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Jericho


Brown

Jericho Brown
Poet
Atlanta, GA
2020 USA Fellow

This award was generously supported by The Andrew W. Mellon Foundation.
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Jericho Brown grew up in Shreveport, LA. On both sides of Brown’s family, he’s the grandson of sharecroppers who fled rural parts of the South in fear of white terror. He grew up landscaping for his father’s “yard business” and spent the winter months at the Morningside Branch public library where he fell in love with poetry. He now believes the work he did in the heat prepared him for the work he’d have to do as a reader, understanding labor as a property of beauty.

He attended the HBCU Dillard University for his BA in English before becoming the speechwriter for the mayor of New Orleans. He wanted to be surprised by what he wrote, so he turned to poetry, getting an MFA from the University of New Orleans. In order to fully immerse himself, he left New Orleans for the University of Houston where got a PhD in Literature and Creative Writing and finished his first book, Please, which went on to win the American Book Award. Today, he is an associate professor at Emory University, the recipient of a Whiting Award, and of fellowships from the Guggenheim Foundation, the Radcliffe Institute at Harvard, and the National Endowment for the Arts.

His second book, The New Testament, won the Anisfield-Wolf Award. His third collection is The Tradition (Copper Canyon, 2019). Brown’s poems have appeared in The New York Times, The New Yorker, TIME Magazine, and several volumes of The Best American Poetry anthologies.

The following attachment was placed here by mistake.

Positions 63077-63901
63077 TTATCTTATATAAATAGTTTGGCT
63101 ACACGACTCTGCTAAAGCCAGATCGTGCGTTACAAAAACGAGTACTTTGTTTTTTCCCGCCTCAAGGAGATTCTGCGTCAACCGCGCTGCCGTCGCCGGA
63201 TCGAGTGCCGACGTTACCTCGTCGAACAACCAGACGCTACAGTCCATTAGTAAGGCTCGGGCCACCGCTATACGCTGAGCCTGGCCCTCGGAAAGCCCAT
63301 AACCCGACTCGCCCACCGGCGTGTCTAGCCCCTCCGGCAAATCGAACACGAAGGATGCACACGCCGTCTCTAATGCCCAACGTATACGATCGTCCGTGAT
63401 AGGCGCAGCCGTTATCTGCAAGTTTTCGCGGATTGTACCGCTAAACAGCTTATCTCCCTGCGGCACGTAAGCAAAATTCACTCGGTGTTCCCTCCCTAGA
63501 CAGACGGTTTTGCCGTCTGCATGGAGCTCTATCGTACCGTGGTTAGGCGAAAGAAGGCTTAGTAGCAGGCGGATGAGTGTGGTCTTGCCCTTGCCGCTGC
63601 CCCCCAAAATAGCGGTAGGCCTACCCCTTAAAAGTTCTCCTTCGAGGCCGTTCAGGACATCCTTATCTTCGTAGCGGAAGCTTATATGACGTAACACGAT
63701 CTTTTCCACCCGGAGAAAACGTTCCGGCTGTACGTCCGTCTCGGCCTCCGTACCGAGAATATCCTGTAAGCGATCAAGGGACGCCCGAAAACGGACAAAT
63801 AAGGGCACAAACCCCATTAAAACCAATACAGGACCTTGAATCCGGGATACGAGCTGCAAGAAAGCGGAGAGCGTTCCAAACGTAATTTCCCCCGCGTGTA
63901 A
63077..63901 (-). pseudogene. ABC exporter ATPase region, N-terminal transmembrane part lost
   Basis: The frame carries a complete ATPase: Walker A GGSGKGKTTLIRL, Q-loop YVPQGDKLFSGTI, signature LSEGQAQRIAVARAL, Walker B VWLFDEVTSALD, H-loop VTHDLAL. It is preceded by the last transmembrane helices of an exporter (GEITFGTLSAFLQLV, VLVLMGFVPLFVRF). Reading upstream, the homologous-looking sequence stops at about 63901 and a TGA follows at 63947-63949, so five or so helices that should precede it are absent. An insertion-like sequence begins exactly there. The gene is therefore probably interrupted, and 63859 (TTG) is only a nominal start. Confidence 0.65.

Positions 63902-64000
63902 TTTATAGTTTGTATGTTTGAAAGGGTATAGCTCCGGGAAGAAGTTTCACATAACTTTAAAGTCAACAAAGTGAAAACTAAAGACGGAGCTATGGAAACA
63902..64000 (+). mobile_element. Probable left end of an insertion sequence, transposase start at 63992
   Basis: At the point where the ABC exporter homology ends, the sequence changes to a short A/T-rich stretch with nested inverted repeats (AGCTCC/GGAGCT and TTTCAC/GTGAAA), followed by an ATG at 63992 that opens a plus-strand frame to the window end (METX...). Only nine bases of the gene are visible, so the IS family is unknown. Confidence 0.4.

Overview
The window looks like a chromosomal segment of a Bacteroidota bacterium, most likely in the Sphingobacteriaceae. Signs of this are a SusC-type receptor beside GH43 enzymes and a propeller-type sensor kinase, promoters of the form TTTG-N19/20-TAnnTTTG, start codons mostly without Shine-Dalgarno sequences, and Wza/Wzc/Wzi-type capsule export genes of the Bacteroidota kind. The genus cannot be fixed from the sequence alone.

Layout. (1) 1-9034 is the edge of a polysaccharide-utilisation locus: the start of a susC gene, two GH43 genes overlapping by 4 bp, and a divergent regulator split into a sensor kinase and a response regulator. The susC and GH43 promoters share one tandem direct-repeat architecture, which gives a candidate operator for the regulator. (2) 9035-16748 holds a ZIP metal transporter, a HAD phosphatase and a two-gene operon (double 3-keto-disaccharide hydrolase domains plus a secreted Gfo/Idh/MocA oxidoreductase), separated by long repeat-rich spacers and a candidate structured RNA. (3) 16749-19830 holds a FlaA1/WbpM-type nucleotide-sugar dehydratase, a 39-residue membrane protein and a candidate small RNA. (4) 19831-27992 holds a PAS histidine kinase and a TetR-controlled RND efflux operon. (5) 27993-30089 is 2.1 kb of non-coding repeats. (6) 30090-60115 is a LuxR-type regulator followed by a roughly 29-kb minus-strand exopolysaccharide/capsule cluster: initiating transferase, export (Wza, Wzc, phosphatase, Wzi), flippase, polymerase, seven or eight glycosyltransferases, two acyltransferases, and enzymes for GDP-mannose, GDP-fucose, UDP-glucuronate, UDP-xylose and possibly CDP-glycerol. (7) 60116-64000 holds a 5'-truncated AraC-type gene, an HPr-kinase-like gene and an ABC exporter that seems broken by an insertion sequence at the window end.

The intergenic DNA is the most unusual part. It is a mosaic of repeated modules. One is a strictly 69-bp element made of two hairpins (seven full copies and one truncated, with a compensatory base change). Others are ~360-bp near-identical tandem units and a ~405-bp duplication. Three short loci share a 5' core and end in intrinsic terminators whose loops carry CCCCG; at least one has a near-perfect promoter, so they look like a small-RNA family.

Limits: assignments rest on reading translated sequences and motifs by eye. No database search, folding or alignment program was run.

Portrait photo by Angel Nafis.

jerichobrown.com

[Excerpt]

Bullet Points, 2019

I will not shoot myself
In the head, and I will not shoot myself
In the back, and I will not hang myself
With a trashbag, and if I do,
I promise you, I will not do it
In a police car while handcuffed
Or in the jail cell of a town
I only know the name of
Because I have to drive through it
To get home.  Yes, I may be at risk,
But I promise you, I trust the maggots
Who live beneath the floorboards
Of my house to do what they must
To any carcass more than I trust
An officer of the law of the land
To shut my eyes like a man
Of God might, or to cover me with a sheet
So clean my mother could have used it
To tuck me in.  When I kill me, I will
Do it the same way most Americans do,
I promise you:  cigarette smoke
Or a piece of meat on which I choke
Or so broke I freeze
In one of these winters we keep
Calling worst.  I promise if you hear
Of me dead anywhere near
A cop, then that cop killed me.  He took
Me from us and left my body, which is,
No matter what we’ve been taught,
Greater than the settlement a city can pay
A mother to stop crying, and more
Beautiful than the new bullet
Fished from the folds of my brain.